Have you heard of flow?
If not, you’ve probably heard of the zone. Being in the zone and experiencing flow are two similar ways to describe optimal experiences while completing a task. It’s just that being “in the zone” is used more colloquially, and flow is the official term used in sports psychology. It turns out that archers perform better when experiencing flow and that mindfulness meditation for archers can help them experience flow.
This is really good news for high-performance coaches and archers.
Flow state requires a balance between our perception of challenge level and skill level. This means we should feel confident that we have the skills to complete the task while at the same time recognizing that completing the task would require our full concentration and attention on the challenge at hand and on the present moment.
Flow state often produces a feeling of unity between action and awareness. That is, during flow, we might describe feeling at one with whatever task we’re doing. Our mind is completely present in the activity, undistracted by other life events or challenges that might cause us pain or anxiety in our daily lives. During flow, all consciousness of the world outside of the activity simple fades away, and we feel at one with the task.
Flow state also requires clear goals. To enter flow, we must be able to describe exactly what we’re supposed to do before attempting to complete the task. That way, during the activity, we can focus all of their attention on achieving the goal.
Unambiguous feedback about how we’re performing is another key element of flow. To experience flow, we must receive positive feedback about our performance. Feedback can be received a number of ways. Sometimes the feedback comes from an outside source. Sometimes it comes simply from meeting our clear goals.
For archers, feedback comes from a range of factors, often at the same time. Archers receive feedback from their own kinesthetic awareness of how their bodies are moving through space. However, most of the time, archers do receive additional feedback from judges, fans, coaches, or simply meeting their goals. The feedback athletes receive as they perform facilitates flow.
Total concentration on the task is one of the clearest indications of experiencing flow and is highly related to a challenge-skill balance. When our skill level is just high enough to accomplish the task, in order to really accomplish it, we need complete focus. In doing so, we forget about all the anxiety and troubles of daily life and enjoy the present moment. If we are able to complete the task while thinking about what we’re cooking for dinner that night, our thoughts are likely to wander from the present moment and take us out of flow.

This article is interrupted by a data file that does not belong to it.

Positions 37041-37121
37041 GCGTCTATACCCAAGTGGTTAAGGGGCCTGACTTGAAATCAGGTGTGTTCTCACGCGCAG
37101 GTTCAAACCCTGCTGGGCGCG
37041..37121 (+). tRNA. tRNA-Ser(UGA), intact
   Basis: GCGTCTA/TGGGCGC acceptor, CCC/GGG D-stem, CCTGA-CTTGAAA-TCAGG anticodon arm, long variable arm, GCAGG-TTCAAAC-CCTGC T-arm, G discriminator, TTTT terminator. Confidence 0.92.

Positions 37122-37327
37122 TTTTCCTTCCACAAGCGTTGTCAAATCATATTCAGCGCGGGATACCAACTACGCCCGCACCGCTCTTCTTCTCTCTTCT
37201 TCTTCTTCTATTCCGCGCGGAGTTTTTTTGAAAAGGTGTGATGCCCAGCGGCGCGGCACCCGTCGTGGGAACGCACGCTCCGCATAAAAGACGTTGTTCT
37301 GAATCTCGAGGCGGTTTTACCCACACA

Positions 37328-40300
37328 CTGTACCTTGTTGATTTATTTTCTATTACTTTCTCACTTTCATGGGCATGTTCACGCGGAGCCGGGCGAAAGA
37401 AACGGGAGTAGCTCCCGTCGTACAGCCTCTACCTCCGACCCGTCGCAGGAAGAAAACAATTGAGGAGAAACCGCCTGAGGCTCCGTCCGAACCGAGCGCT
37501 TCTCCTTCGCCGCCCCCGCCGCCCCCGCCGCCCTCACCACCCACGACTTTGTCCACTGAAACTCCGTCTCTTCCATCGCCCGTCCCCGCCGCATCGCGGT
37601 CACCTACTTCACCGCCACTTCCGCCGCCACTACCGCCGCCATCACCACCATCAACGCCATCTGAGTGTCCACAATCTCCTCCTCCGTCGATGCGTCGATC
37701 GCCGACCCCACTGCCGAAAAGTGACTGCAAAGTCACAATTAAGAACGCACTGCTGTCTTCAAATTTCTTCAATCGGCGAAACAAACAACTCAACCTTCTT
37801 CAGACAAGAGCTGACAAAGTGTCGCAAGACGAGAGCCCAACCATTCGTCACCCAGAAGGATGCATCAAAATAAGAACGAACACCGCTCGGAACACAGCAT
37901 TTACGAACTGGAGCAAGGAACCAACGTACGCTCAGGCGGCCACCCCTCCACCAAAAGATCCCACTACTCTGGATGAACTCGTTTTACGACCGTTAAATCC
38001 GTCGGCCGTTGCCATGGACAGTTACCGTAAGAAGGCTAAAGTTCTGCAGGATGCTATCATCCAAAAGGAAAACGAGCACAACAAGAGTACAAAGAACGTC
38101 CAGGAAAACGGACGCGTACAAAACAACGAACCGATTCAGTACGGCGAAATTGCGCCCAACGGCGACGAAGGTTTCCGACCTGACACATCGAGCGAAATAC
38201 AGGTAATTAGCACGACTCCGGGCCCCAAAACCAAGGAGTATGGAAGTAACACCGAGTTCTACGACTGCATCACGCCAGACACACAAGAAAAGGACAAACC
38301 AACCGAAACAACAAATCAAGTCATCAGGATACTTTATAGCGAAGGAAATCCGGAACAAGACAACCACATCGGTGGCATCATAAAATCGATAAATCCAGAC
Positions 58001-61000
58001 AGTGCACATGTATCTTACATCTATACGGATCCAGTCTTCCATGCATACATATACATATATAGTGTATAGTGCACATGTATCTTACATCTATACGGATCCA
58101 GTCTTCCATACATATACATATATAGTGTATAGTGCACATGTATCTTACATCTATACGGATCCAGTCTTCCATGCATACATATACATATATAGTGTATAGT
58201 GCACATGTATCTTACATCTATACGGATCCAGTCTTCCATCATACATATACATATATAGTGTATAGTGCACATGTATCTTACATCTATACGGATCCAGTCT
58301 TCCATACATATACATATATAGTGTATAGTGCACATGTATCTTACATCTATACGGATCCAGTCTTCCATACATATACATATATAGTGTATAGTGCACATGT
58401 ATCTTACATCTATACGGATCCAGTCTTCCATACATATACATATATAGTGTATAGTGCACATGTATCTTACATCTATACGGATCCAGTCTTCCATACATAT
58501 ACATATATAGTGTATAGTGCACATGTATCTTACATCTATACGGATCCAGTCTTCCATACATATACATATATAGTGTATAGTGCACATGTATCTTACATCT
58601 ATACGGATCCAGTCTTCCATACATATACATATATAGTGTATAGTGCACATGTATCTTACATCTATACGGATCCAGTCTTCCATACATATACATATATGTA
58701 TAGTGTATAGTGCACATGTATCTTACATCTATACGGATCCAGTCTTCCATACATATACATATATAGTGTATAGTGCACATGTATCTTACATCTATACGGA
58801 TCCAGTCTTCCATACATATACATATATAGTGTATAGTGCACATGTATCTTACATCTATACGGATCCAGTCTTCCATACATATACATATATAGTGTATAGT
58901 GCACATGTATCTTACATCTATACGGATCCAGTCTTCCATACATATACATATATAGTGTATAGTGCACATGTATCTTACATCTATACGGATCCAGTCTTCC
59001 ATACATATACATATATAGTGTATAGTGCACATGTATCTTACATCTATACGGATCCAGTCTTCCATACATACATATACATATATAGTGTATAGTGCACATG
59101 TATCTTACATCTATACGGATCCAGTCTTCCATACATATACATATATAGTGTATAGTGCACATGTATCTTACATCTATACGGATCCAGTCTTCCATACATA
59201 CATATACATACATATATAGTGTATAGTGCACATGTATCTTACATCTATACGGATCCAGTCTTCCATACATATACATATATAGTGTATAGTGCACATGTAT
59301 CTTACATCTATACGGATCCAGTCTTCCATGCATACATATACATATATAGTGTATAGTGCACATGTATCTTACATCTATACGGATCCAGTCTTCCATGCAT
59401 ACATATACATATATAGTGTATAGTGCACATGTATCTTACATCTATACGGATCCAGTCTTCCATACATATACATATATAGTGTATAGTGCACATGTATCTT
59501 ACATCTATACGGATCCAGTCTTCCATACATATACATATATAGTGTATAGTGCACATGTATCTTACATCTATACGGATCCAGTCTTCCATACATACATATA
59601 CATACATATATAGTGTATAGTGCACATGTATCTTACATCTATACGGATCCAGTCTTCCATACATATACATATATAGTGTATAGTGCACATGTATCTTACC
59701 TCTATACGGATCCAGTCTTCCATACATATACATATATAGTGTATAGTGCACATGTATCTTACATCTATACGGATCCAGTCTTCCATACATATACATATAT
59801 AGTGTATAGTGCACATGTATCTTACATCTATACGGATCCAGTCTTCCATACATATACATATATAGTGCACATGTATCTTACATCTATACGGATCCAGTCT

The sixth element of flow is a sense of control, which is closely related to a challenge-skill balance. Notice, the key to experiencing the sixth dimension of flow is a sense of control, not complete control. Complete control would imply that we easily have the skills to complete the task. A sense of control, however, implies that while we have just enough skills to complete the task if we focus all our attention on what we’re doing in the present moment. On the other hand, if our skills reside far below the challenge level, we might feel out of control and start to doubt our abilities. This doubt would take us out of the present moment and out of flow.
Loss of self-consciousness is another important element of flow. Most of us live our lives consistently evaluating and judging ourselves and worrying about judgment from others. When we’re self-conscious, we’re unfocused, distracted by thought, and out of touch with the present moment. That’s why the loss of self-consciousness is an important aspect of flow – because self-consciousness distracts us from the task at hand. That’s also why the balance of skill and challenge level and complete concentration on the task at hand are so important for flow. When we need full concentration to complete a task, we can’t let self-conscious thoughts distract us, or we’ll fail.
The transformation of time refers to our perception of time. Deeper flow experiences have the power to make us experience time as passing faster or slower than it is in reality. When we’re focused so intensely on a task in the present moment, time seems to fade away or have little importance.
An autotelic experience is one that is intrinsically rewarding. This means we do the activity because the activity in itself makes us feel good, not because we receive external rewards like money, status, approval, etc., although such outcomes may result. Csikszentmihalyi said that in many cases, flow experiences bring us so much joy that we seek them out and they become autotelic. It’s not until after the flow experience, however, that we experience this joy because during flow, we’re often too focused on the task to fully experience joy.
Researchers have found that some main limitations of flow for athletes are sports anxiety and general pessimistic thinking.